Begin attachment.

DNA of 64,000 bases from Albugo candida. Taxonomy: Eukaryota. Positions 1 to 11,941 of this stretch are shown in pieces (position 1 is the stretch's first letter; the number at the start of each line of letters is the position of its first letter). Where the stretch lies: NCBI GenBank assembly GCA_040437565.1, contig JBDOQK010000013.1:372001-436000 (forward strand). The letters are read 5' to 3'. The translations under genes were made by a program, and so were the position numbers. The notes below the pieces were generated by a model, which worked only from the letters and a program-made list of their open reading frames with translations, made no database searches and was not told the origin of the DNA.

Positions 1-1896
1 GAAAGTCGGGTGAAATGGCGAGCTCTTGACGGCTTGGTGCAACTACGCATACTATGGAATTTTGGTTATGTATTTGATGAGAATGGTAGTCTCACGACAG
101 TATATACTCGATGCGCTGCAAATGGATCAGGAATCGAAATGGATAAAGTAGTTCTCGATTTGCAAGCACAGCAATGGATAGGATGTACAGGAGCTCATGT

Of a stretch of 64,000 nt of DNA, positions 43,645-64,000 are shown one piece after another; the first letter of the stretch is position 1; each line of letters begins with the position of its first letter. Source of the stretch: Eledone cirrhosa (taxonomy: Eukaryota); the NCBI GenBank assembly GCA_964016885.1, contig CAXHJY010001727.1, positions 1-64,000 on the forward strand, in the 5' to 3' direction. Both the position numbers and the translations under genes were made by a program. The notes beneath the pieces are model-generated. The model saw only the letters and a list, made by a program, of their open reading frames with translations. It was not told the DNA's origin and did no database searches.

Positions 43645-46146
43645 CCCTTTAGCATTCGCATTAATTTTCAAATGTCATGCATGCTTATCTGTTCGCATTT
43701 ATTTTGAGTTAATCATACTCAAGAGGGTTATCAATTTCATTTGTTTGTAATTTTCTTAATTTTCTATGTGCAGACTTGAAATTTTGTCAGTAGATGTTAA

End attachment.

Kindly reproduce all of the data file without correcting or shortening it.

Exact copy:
DNA of 64,000 bases from Albugo candida. Taxonomy: Eukaryota. Positions 1 to 11,941 of this stretch are shown in pieces (position 1 is the stretch's first letter; the number at the start of each line of letters is the position of its first letter). Where the stretch lies: NCBI GenBank assembly GCA_040437565.1, contig JBDOQK010000013.1:372001-436000 (forward strand). The letters are read 5' to 3'. The translations under genes were made by a program, and so were the position numbers. The notes below the pieces were generated by a model, which worked only from the letters and a program-made list of their open reading frames with translations, made no database searches and was not told the origin of the DNA.

Positions 1-1896
1 GAAAGTCGGGTGAAATGGCGAGCTCTTGACGGCTTGGTGCAACTACGCATACTATGGAATTTTGGTTATGTATTTGATGAGAATGGTAGTCTCACGACAG
101 TATATACTCGATGCGCTGCAAATGGATCAGGAATCGAAATGGATAAAGTAGTTCTCGATTTGCAAGCACAGCAATGGATAGGATGTACAGGAGCTCATGT

Of a stretch of 64,000 nt of DNA, positions 43,645-64,000 are shown one piece after another; the first letter of the stretch is position 1; each line of letters begins with the position of its first letter. Source of the stretch: Eledone cirrhosa (taxonomy: Eukaryota); the NCBI GenBank assembly GCA_964016885.1, contig CAXHJY010001727.1, positions 1-64,000 on the forward strand, in the 5' to 3' direction. Both the position numbers and the translations under genes were made by a program. The notes beneath the pieces are model-generated. The model saw only the letters and a list, made by a program, of their open reading frames with translations. It was not told the DNA's origin and did no database searches.

Positions 43645-46146
43645 CCCTTTAGCATTCGCATTAATTTTCAAATGTCATGCATGCTTATCTGTTCGCATTT
43701 ATTTTGAGTTAATCATACTCAAGAGGGTTATCAATTTCATTTGTTTGTAATTTTCTTAATTTTCTATGTGCAGACTTGAAATTTTGTCAGTAGATGTTAA